Igor very good your explanation but get me out a doubt. If my machine get a Ransonware, don't know if you know what it does, but in case you didn't know, it encrypts and locks all files from my pc, all of them even. Will a time in cloud and stop automatically, he will do it with the files in the clouds, too?
Great question! Let's talk about ransomware and its implications on the OneDrive.
First … You know what it's like to ransomware?
Ransomware is the attack carried out using Cryptovirology covertly installed malware that encrypts the victim's files and then requests the ransom payment in return for the decryption key that is needed to recover the encrypted files.
In other words, ransomware is a type of malware (such as a computer virus) which encrypts personal files of a computer user, making them inaccessible. The purpose of evildoers is to levy a ransom (ransom) in Exchange for the password that decrypts the files. It's as if, suddenly, all your personal files had been kidnapped.
Scary, isn't it?
Back to the question that gave rise to this post. Matheus wants to know if a ransomware would affect the files synchronized by OneDrive. In other words, "the copy in the cloud would also be encrypted?"
The answer is Yes. The copy of the files in OneDrive would also be affected. But that doesn't mean the bad guys won. Not even!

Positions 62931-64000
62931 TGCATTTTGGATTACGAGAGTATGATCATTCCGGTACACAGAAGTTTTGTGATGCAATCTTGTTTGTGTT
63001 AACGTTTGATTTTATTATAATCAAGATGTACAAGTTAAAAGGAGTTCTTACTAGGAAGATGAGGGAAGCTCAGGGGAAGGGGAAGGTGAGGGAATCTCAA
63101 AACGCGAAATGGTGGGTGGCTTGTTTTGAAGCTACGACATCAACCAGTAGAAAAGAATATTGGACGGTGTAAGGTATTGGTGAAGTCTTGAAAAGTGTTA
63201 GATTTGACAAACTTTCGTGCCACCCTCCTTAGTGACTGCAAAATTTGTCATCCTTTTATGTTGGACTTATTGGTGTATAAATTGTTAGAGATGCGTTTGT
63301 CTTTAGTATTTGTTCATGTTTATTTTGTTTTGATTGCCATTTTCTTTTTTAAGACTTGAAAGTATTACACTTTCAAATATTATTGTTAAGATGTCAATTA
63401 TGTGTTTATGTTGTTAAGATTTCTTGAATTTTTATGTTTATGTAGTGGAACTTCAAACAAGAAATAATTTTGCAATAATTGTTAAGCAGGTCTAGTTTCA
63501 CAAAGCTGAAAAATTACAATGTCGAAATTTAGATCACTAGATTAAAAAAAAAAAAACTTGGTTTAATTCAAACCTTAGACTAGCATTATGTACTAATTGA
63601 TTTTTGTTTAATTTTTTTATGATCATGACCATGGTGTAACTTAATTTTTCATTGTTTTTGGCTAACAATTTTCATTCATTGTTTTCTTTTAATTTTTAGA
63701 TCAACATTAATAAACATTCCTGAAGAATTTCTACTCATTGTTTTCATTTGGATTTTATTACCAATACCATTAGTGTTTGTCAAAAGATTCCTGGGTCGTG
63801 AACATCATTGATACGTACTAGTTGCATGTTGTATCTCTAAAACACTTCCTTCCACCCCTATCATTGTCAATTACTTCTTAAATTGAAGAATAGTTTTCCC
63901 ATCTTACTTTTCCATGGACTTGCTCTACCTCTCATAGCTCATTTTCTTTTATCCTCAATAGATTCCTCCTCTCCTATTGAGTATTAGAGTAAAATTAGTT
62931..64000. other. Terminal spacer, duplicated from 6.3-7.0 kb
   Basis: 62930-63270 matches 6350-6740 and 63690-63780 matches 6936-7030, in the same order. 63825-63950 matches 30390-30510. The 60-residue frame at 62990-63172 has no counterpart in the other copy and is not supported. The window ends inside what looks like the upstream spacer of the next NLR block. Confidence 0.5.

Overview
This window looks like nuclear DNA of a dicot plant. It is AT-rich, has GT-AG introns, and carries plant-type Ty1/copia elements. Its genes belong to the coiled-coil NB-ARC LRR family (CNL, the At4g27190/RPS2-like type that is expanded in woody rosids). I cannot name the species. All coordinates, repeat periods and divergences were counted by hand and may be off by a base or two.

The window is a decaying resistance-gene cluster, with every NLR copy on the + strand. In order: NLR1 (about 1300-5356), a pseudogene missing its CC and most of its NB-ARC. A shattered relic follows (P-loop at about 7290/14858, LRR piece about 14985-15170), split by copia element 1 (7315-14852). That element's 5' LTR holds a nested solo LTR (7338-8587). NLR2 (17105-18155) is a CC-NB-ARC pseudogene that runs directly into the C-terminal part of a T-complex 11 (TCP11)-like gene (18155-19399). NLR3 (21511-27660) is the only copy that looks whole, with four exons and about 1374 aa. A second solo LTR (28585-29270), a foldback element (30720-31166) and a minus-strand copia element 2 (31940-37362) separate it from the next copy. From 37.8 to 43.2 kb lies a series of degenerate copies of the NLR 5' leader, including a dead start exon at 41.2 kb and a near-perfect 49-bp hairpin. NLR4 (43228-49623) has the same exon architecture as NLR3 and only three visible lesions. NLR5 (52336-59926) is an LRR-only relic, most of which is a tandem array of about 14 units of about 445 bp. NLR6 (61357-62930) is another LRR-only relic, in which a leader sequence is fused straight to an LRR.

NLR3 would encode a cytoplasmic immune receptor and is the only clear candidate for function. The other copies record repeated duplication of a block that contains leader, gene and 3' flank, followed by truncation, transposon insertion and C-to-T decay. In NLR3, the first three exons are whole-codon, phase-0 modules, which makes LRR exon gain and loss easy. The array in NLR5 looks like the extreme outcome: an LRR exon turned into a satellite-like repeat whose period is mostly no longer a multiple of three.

A little known feature of OneDrive is the file history: it automatically maintains the latest versions of your files, every time you save.
IMPORTANT: the file history works only for Office files. At least as far as I could test, other files such as images are not versioned.
Retrieving a file encrypted by ransomware
If you were attacked by a ransomware and had its encrypted documents, you will see something like this when trying to access the latest version of your document on the web:
In this case, you can use the OneDrive to retrieve at least the Office documents. From another computer (or after reformat the infected computer), click a previous version to the corrupted (the penultimate version is probably the obvious choice; if it is too corrupted, try an earlier) and use the Restore command:
This will restore the document to an earlier version to ransomware attack. Now you can access your document again, both from the web as directly on a computer where the syncing is turned on:
See how the OneDrive can help with Office file versioning? He does not offer a complete protection to all your files, after all the history of Versions works only for Office documents. However, it serves at least as hope for someone who will fall victim to ransomware-are great chances that some part of your files could be retrieved.
None of this diminishes, however, the importance of a comprehensive backup process. Speaking of backup, you know the rule of three of the Backups?
- 3 copies of anything that is important to you. Two copies are not sufficient if an important file;
- 2 different formats. For example, Dropbox + DVDs or external HD + Memory Stick or Flash drive + OneDrive …
- 1 off-site backup. And if the House burns down?
And you, as does backup of your data? Share in the comments!